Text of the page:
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In a bustling city in Columbia, a tatty sky blue car, that must have been well into it’s thirties, pulled up outside a down-standard hotel Essay

In a bustling city in Columbia, a tatty sky blue car, that must have been well into it’s thirties, pulled up outside a down-standard hotel, just outside the city center. A very average looking man jumped out of the passenger side and the car drove off, leaving a huge cloud of black smoke behind it. Although the man was obviously from somewhere in the more developed world, any impartial bystander would not have been at all concerned by his presence and would just assume that he was there for that afternoon’s speech, as so many other foreigners were. Anyone who knew him would have already phoned the police.

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Half an hour later he was sitting on the bed in the hotel room he had booked himself into under the assumed name of James Johnson, a South African journalist covering the speech.

The man’s real name was Roger Baron. Born in Texas, he had always been a loner, and even at the age of 35 he had no family or friends to speak of. Only allies, and there were but two of them; the director and vice-director of the CIA.

He walked over to the balcony in his room and looked over to the square that he had requested that his room have a view of. The square was in the centre of the market place, and although it was over 1kilometre from Baron’s balcony he had a clear view of nearly the whole square. Since there was no wind Baron couldn’t have hoped for better conditions. He knew that there would be more security around when the time came but this didn’t worry him. A platform had been erected in the middle of the square for Kasamacka to give his speech from.

Kasamacka was leader of the Colombian opposition Nationalist Party, and, despite Colombia’s military weakness, he was still seen by most of the world’s leaders as a threat to international safety. As he overtook his rival in the opinion poles it began to become more and more apparent that his extreme views and hate for the developed world were a danger to society.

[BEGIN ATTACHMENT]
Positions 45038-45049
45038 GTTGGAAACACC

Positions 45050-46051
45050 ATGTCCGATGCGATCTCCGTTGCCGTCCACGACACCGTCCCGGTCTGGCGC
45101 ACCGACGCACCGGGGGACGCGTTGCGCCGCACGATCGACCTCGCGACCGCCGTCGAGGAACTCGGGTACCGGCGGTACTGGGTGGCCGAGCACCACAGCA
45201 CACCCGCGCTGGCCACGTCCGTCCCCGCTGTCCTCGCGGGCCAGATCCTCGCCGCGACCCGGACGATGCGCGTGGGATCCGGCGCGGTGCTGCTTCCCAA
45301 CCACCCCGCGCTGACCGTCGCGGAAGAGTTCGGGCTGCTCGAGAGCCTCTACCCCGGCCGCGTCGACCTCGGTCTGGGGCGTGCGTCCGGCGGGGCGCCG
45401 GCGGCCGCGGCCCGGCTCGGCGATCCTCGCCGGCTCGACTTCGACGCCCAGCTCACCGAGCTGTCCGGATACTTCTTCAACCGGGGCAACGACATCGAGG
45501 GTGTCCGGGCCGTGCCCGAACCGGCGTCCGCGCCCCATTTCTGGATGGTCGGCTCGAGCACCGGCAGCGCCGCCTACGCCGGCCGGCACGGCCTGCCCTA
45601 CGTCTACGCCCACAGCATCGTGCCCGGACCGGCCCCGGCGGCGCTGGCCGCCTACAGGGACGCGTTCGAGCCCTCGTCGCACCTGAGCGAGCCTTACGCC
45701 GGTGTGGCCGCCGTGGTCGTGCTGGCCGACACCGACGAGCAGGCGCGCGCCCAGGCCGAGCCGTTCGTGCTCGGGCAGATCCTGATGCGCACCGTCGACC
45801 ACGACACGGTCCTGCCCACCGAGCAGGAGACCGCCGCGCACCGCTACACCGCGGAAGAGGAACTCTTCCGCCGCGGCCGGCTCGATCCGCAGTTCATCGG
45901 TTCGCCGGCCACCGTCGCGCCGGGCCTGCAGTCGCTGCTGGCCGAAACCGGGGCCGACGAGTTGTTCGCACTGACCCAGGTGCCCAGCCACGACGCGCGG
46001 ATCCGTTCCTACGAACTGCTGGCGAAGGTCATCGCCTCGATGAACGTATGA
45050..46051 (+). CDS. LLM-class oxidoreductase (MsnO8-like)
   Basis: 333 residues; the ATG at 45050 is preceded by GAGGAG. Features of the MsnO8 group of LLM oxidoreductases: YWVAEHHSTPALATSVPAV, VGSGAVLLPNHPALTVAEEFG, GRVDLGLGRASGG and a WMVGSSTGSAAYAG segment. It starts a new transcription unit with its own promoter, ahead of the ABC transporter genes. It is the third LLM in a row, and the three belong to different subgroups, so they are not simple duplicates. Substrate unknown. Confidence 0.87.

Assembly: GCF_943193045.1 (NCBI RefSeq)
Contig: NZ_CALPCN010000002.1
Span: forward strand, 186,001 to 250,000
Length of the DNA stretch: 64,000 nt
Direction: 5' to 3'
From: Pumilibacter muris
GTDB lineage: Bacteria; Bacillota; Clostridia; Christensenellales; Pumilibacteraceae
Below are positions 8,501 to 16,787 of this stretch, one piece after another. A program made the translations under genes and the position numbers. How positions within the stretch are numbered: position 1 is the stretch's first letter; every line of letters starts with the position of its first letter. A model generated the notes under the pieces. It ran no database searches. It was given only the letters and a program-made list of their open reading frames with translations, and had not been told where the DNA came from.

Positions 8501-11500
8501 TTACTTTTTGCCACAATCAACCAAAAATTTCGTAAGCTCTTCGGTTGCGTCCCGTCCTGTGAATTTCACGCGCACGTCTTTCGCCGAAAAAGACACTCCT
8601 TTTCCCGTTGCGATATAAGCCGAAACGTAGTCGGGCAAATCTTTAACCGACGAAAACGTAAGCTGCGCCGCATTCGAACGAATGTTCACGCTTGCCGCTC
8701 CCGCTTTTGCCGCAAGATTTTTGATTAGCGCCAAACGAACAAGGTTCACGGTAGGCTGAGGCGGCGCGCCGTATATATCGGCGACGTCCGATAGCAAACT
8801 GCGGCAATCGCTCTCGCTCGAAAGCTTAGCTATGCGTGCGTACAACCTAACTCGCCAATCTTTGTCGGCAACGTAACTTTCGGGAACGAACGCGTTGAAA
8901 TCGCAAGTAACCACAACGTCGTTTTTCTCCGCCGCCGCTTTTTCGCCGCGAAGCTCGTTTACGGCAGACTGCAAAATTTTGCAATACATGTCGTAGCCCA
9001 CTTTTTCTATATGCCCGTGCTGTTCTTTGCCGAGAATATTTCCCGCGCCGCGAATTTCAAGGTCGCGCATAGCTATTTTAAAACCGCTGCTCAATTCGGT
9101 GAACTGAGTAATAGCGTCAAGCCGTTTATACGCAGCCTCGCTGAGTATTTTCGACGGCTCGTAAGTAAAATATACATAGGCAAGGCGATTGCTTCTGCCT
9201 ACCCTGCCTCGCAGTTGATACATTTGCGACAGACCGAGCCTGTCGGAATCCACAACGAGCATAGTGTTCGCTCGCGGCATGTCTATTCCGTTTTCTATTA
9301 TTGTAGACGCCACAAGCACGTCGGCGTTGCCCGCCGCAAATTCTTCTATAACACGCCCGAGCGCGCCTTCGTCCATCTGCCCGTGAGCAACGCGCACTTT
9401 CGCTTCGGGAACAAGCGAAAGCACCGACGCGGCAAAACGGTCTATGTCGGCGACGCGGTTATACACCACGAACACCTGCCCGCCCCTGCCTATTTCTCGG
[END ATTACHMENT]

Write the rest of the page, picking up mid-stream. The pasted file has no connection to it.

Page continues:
Baron lifted his suitcase onto the bed, unlocked the catches and flicked them open. The sight that met him warmed his eyes. Wrapped in luxurious red velvet padding lay the love his life. A beautiful, fully customized, silver sniper rifle lay there, nestled like a birds egg in the nest. It had cost the CIA in excess of $30,000 and was probably worth twice that. Lying around it were a medley of accessories; a scope, a silencer and six metallic blue boat-tailed bullets. In a separate, smaller box were Baron’s well worn leather gloves and shooting glasses.

He slipped the gloves on and lovingly picked the gun out and placed it on the bed. He screwed on the silencer, and slotted the sight into place. He took the magazine out and placed a single bullet inside. He put on his shooting glasses and walked over to the balcony. He had done this so many times that it was just as routine to him as tying his shoelaces.

A large crowd had gathered around the marked area, but although there were many people around Baron had no fear of being spotted, as he reasoned that today’s event was one of the most important in the political calendar, so all eyes would be on the candidate. He decided that there was no point in tempting fate and put his gun inside. He returned to the balcony and watched with amusement as three men, who were obviously undercover policemen twitched and fidgeted uncomfortably, while trying to keep up their very poor act.